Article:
And aren’t they pretty all polished up in one of my old dough bowls…

There are apple trees in our meadow… fourteen large trees spaced out in a long uneven row that runs almost the entire length of the meadow. There were apple trees here when we bought this land, and I can remember picking apples from these trees when I was a child… and especially my favorites, the apples that tasted like pears. During our years of living here, the apples have always been tiny and so bitter or tart that even our pig and goats wouldn’t eat them. Our goats were, however, especially fond of the tender branches that we cut from these trees for them every day every year during spring and early summer.

These apples are slightly tart and with a wonderful apple flavor

I can only guess that as we were cutting all those branches year after year, we were also giving the trees an unintentional but much needed pruning… because suddenly several of these old trees have become impressively productive. This year, especially, most of the apples were very large and there were so many of them. We picked apples and picked more apples. We ate apples right off the tree, I froze them, I dehydrated them and made applesauce and countless apple crisps. And yes… some of the apples tasted like pears!

The apples that taste like pears actually have an upside-down pear or heart shape

So are these trees the wild apple trees we thought they were, or could they be descendants from heirloom apple trees that were planted here many years ago? I have written before about how we live on land that was once part of the hundreds of acres that made up my father’s family homestead… land that was sold out of the family nearly a hundred years ago. Family history includes stories of how apple trees were brought to the original homestead from Massachusetts and later from Canada. It is entirely possible that heirloom apple trees were planted along the edge of our meadow all those years ago, and that our trees are several generations removed.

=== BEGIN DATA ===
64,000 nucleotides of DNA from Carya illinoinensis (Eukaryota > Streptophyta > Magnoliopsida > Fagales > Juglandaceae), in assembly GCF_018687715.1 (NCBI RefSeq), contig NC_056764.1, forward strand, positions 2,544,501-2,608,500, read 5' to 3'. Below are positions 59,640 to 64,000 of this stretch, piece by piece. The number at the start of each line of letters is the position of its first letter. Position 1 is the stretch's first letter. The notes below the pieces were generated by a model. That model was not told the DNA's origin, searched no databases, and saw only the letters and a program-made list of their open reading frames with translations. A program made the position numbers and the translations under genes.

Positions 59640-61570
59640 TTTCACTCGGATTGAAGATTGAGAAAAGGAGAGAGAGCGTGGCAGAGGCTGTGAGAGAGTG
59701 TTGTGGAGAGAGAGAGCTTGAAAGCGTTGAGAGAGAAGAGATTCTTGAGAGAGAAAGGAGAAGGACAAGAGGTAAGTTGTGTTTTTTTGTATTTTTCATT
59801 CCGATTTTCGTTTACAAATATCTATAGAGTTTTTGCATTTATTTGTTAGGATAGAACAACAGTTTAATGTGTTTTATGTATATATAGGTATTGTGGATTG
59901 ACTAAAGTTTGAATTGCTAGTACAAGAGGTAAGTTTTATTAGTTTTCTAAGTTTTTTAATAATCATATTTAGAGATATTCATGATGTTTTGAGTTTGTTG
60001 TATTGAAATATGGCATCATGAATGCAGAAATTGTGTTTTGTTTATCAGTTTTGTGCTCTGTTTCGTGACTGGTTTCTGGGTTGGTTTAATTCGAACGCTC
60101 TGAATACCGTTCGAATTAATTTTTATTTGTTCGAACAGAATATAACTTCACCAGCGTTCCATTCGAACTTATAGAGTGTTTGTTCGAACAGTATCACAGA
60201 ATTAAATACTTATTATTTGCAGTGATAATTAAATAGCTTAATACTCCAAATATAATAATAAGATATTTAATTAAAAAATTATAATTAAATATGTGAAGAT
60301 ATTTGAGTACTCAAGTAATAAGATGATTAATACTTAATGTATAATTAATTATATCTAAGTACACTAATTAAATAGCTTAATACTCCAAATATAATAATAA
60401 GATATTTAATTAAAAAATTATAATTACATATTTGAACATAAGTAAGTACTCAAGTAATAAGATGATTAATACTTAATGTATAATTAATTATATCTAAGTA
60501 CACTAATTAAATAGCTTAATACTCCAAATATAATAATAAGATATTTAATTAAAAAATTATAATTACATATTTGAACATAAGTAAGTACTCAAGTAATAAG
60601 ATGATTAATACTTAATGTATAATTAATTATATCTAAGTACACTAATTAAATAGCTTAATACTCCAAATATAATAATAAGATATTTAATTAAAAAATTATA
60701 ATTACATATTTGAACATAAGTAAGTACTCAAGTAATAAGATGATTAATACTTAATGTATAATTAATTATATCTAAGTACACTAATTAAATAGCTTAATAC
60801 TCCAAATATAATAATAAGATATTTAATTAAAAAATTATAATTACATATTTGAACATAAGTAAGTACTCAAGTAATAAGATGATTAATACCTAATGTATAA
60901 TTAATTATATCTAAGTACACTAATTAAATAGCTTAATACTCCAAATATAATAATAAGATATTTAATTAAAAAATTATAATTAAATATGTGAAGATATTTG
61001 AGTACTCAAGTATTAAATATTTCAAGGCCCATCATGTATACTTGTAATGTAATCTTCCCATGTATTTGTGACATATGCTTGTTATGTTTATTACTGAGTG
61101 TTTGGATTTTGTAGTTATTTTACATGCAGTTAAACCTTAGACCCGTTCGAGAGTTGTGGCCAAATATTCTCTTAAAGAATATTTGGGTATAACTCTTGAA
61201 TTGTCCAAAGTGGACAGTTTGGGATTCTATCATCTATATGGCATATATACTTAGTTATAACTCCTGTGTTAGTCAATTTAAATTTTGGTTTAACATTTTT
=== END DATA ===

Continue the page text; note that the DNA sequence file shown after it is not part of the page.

Anyone familiar with the upside-down pear-shaped apples? Their yellow deepens after picking. I’m hoping someone knows this variety and can give me a name…

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I wish I could help you….there are old apple trees all over the place where we live, and I’m always wondering what variety they are. In some states there are heirloom societies interested in preserving the old fruit varieties that will come and look at them for you. Perhaps that is an option where you live. I hope you find out more about your apple trees!

Marjorie T.

I’d also love to know the name of those upside down pear looking apples. I remember those also and eating them as a child, but I never thought to find out what variety they were and now there is no one left for me to ask. I’m 87 and still remember that wonderful pear taste. Seeing your photo brought back so many memories.


I vote for them being heirloom apple trees. I have been told that wild apples are usually small and bitter and that it is unusual for wild apples to be good eating apples. Glad you were able to make good use of your apple bounty.

Mrs. M.

Love the polished apples in the antique dough bowl. What a lovely table centerpiece that is!


The color isn’t quite right but my best guess would be a Hudson’s Golden Gem. They say they taste is pear like…
Love this blog, by the way :)

Luke H.

All commercial apple trees are clones. The randomness of your trees probably means they grew from seeds. There are guys in Washington right now planting apple seeds and hoping for good apples.
There is a rule of thumb I heard that might help you. The worse apples are for eating, the better they are for making cider. So try that with your sour apples, sometimes they make excellent cider.